Over the next year, she was hospitalized about every three or four months.
“That was the year it just turned,” she said. “I had a flare that summer, and I figured it was from stress and everything. But we got it calmed down.
“Later, I was in RN school when I had a horrible, horrible flare. I couldn’t move. I couldn’t do anything.”
She had become steroid-dependent. She developed an allergic reaction to one of her drugs, which knocked out an entire spectrum of potential treatments.
Then, in November 2008, after another colonoscopy, doctors decided the best course of action was to remove her colon.
She got an appointment at Mayo in December 2008.
“I was so sick I went everywhere in a wheelchair. I didn’t really walk very much,” she said. “When I went to the bathroom, it was just solid blood. Then, I started vomiting, nothing would stay down.”
Two days later, she had surgery, with doctors removing her entire colon, her rectum and appendix.
The ileostomy also involves stretching and folding the small intestine into a pouch, called a J-pouch, which is used as a reservoir for waste. While the small intestine heals, a temporary ostomy — an external ostomy bag — is used to store waste. After it heals, the internal J-pouch is connected to the anus to provide for bowel movement.
“They attach the muscles, so you still have control over it,” Tiffanie said.
For Tiffanie, the procedures didn’t go as well as doctors had hoped. She had a series of complications, and was in and out of the hospital for the next four months.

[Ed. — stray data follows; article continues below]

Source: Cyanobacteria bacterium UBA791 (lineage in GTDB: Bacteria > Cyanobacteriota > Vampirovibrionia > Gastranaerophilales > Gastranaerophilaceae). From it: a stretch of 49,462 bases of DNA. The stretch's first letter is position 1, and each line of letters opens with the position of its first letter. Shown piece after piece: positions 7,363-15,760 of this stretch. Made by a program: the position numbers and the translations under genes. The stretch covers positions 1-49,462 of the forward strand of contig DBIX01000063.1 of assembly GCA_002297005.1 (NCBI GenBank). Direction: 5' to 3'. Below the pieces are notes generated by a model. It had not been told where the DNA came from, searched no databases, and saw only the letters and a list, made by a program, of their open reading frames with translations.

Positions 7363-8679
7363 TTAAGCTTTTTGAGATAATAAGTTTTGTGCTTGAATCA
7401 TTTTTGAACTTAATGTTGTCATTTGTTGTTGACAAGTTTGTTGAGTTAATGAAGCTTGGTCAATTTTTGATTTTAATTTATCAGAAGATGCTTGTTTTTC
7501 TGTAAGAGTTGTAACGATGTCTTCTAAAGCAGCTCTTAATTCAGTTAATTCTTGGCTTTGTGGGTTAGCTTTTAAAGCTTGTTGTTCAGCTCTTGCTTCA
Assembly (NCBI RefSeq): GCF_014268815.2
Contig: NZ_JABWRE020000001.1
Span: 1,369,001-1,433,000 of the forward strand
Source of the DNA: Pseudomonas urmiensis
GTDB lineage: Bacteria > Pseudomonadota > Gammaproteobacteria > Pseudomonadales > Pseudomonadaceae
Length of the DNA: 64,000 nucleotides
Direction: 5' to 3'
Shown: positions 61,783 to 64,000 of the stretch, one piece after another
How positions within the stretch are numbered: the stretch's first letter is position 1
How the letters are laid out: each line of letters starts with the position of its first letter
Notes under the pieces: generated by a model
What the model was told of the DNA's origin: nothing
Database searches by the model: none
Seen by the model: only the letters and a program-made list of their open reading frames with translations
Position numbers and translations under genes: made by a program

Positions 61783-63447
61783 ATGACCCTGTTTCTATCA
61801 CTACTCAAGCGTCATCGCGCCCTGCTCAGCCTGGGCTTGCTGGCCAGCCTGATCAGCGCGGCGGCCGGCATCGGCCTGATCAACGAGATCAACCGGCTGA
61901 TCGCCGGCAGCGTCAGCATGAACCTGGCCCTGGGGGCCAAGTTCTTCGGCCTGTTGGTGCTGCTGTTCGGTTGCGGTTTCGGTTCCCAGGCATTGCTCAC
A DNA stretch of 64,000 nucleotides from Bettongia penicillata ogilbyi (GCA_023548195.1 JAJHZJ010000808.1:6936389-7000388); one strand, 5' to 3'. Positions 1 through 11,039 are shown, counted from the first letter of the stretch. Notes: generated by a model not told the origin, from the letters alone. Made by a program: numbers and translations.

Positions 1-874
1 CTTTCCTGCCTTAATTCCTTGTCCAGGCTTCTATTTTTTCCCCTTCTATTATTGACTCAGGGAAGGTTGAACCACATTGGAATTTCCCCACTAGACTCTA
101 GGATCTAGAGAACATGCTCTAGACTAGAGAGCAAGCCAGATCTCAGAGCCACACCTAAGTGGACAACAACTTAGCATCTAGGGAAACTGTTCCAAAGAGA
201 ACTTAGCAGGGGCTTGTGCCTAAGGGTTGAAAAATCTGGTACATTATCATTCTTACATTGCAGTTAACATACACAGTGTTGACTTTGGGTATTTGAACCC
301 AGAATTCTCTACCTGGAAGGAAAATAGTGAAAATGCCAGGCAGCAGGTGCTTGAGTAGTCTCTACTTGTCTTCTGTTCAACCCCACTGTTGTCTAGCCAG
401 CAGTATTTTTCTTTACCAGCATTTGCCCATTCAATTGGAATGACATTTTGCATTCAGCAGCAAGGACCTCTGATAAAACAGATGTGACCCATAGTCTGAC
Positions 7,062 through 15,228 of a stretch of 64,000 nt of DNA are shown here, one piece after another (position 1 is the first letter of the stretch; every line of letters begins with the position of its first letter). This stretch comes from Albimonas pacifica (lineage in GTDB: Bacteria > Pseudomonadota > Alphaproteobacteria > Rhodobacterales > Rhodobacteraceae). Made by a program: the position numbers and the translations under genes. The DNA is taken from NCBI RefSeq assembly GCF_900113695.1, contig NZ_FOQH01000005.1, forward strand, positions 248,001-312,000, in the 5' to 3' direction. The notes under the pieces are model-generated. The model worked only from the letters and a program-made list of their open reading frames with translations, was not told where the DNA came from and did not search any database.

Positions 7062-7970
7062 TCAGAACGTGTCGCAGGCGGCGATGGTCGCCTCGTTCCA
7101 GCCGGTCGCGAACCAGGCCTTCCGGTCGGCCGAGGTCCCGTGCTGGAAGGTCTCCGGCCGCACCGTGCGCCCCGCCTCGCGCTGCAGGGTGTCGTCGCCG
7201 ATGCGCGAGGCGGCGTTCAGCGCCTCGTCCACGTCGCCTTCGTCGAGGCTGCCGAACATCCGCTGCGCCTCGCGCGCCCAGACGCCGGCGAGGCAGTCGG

Finally, in April 2009, she had what is called take-down surgery.
“They take down your ostomy, then hook you back up, so then you start going to the bathroom again like a normal person,” she said. “Life changed after that.”
Tiffanie said she still gets occasional flares — she’s had three or four of them in the past 16 months.
“It happens when there’s an overgrowth of bacteria in your new pouch, which is your new rectum,” he said. “It’s just because it’s not used to doing its new job, holding stool and stuff.”
Today, she’s working full time as an registered nurse in the anti-coagulation department at Sanford Health in Bemidji.
“I still go to the bathroom, like six or eight times a day,” she said. “Your diet changes. You don’t digest anything. I can eat vegetables and stuff. I can eat a carbs and protein, potatoes, chicken, bananas and oatmeal.”
Wheat and whole grains are not allowed.
“Anything healthy for you, I can’t eat. It goes right through,” she said. “If I want pizza and a beer, I have to really plan ahead and take Imodium.”
She also has become familiar with public restrooms throughout northern Minnesota, searching out the more private facilities in stores and businesses in town and on the road.
“It’s become a way of life,” she said. “And I know where every private bathroom is between here and pretty much anywhere.”
Today, she travels to Rochester about once a year to see her gastroenterologist.
“I can live with that,” she said. “If I hadn’t had my colon taken out, the chance of me getting colon cancer would be really high.”
Tiffanie doesn’t of anybody in her family or extended family with any history of ulcerative colitis or Crohn’s.
She and Carl are looking forward to raising a family.
"For Carl and me, we always just wanted to live the normal life,” she said. “But we always had doctor bills, and with me it always was not feeling well, we just didn’t think about pregnancy, we put that off into the future sometime.”
That future might be getting closer.
“That’s a huge question right now,” she said, “but as far as I know, everything’s fine.”
And Tiffanie wants to return to school, to become an ostomy nurse, one who specializes in helping people through the long and emotional process that she endured.
“For the past three years, when I was going through all of this, I figured it could always be worse, that there are people who are worse off than me,” she said. “I think my experience should help me help others.”